Another day. Another brew. I got a new personal record for brewing ; this week I brewed 1.023 Liters (±270 gallon) in total, spread over 2 batches. Wednesday I brewed an amber ale, 23 Liters at home. That is happily fermenting at this moment. And thursday I brewed together with ‘De Natte Gijt‘ at the ‘Weerter Stadsbrouwerij‘ a 1.000 Liters (±264 gallon) batch of Imperial Stout.
Amazing to work on a system with a volume like that! But, we did a great job even since it was a new experience for the both of us. And of course I made another time-lapse for my ‘A DAY AT THE BREWERY‘ series.
A brewer likes to talk about beer, possibilities and creative solutions to achieve a certain characteristic in the beer. While we where brewing we where sharing some thoughts about dry hopping and the usage of hops. And it made me think about dry-hopping my Amber ale at home that I brewed the day before. I have no experience on dry-hopping, but I did read a thing our two about the technique. Dry hopping is a hot topic in the brewing industry but I remember a quote that I once read.
“From a process efficiency standpoint, dry hopping is relatively foolish, but fools who want hops in their beer will do anything to get it.”
~ James “Otto” Ottolini
It is well known that pellet hops produces quicker results. The compounds and hop oils in pellets dissolve more quickly into beer then cones do. But there is still a discussion going on about the quality of aroma and flavor that results from dry hopping. Whole hops versus pellets. I know that a lot of breweries dry hop at a warmer temperature where the yeast is still active. Before they add the hops they remove the yeast slurry.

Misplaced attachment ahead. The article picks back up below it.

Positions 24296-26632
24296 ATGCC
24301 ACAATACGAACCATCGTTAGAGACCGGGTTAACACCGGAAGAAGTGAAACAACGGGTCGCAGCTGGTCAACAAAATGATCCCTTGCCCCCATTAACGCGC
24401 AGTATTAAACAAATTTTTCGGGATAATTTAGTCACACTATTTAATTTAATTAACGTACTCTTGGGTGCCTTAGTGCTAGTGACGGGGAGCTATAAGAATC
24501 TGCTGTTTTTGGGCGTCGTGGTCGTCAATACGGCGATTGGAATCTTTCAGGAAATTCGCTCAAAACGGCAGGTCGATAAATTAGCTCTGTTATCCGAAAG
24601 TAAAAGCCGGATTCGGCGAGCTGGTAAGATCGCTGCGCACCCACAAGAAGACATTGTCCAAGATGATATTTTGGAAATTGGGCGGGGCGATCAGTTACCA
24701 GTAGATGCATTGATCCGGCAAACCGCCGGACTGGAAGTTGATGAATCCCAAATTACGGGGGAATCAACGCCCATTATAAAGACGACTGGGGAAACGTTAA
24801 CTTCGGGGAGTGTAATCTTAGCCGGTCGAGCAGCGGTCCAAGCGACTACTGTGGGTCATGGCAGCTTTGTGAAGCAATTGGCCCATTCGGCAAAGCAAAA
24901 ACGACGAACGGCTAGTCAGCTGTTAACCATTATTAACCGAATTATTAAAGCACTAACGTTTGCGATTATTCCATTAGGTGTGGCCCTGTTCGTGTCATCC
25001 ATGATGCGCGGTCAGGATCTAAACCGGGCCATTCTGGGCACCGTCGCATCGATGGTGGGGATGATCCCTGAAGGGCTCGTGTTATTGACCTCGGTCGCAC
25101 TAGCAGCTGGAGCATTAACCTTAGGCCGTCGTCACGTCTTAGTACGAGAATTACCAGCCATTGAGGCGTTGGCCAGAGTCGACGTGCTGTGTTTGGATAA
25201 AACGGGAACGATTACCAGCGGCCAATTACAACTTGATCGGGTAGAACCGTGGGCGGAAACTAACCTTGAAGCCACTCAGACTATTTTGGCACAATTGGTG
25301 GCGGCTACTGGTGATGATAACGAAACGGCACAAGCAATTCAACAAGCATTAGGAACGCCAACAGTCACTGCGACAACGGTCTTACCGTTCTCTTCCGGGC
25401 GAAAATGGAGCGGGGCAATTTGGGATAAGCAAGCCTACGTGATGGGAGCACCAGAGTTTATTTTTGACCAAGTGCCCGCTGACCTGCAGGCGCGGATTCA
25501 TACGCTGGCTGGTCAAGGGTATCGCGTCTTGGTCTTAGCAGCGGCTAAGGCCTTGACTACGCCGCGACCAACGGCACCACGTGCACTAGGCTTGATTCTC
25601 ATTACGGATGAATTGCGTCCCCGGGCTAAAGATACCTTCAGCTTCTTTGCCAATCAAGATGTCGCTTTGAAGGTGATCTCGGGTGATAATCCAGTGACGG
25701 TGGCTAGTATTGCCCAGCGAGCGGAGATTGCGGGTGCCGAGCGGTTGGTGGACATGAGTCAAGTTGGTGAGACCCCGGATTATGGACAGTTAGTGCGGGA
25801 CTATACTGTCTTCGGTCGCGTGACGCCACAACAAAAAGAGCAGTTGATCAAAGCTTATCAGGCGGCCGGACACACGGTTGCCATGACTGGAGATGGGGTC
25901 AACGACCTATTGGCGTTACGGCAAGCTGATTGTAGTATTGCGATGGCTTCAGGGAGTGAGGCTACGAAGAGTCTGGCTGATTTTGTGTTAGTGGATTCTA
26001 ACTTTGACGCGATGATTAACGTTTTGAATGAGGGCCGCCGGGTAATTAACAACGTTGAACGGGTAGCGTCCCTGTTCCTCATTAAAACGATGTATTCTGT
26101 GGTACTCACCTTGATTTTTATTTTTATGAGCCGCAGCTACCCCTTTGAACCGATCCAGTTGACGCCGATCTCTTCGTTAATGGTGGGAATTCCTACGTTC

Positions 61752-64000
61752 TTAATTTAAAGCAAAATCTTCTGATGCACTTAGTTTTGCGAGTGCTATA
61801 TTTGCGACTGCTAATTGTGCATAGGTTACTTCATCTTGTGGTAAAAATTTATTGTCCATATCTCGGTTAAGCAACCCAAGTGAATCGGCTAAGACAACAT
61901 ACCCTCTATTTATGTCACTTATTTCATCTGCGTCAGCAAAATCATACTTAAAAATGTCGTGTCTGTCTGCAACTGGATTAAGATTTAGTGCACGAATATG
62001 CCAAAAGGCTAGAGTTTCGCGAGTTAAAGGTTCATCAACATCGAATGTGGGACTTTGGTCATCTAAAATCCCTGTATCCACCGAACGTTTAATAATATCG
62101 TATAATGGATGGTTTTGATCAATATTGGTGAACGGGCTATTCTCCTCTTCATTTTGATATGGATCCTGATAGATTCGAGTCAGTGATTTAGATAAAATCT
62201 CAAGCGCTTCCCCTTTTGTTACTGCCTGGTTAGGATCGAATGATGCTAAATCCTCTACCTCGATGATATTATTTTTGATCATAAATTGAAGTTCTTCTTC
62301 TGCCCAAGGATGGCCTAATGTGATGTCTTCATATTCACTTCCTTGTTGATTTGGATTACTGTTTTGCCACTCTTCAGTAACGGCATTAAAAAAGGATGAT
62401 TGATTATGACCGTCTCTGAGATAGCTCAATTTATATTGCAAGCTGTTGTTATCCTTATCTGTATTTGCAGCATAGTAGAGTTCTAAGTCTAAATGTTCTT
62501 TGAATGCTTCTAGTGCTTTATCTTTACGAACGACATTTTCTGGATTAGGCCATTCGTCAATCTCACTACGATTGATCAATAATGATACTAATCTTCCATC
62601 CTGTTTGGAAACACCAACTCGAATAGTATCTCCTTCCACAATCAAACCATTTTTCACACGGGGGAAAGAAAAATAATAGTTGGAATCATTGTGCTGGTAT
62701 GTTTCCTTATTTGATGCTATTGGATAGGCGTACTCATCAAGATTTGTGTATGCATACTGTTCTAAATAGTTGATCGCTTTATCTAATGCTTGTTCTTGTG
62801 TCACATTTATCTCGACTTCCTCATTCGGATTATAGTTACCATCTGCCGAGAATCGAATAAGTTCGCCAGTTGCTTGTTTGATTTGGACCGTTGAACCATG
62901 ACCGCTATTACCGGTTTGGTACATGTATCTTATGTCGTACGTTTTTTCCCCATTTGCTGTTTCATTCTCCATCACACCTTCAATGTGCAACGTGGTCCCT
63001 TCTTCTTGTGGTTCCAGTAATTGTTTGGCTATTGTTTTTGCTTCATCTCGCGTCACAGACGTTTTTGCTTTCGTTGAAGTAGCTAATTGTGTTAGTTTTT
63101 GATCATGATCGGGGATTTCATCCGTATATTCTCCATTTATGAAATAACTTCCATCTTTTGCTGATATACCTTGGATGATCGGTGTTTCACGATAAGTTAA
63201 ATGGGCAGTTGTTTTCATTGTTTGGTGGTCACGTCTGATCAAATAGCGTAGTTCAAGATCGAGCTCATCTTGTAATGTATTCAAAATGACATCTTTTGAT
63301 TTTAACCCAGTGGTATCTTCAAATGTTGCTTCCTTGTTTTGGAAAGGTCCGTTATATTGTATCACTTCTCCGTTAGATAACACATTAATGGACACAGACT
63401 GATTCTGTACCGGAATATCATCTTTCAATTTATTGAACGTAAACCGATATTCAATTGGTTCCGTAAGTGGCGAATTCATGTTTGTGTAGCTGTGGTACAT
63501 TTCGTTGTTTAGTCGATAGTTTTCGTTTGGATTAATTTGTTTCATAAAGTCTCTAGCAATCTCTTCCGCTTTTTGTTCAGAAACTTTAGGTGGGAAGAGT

There is another well known technique for dry hopping and it’s called ‘The Slurry Method’ New Belgium Brewing uses this method; The brewers blend the needed amount of hops with 20°C de-aerated water, after an hour the slurry should be ready to transfer it into the beer. I have no idea about ratio water > hops. After the desired contact time of beer and hops the drain off the spent hops every 12 hours. Not sure if you can use this method on a homebrew scale but it’s worth a try!
At the end it’s all about the quality of hops that you use, how good the year was, the variety u use and even what type; whole leafs, type 45 or type 90 pellets. Very volatile.
But i’m curious what technique or method you use. How many grams of hops per liter or ounces per gallon? What contact time? Whole leaf or pellets? And what temperature do you prefer and why? With or without yeast? There are so many theories about it, but what gives the best result in your opinion?
A new experience and I learned a few things as well. Great day. Great job.
Have fun watching and let me know what you think. Cheers!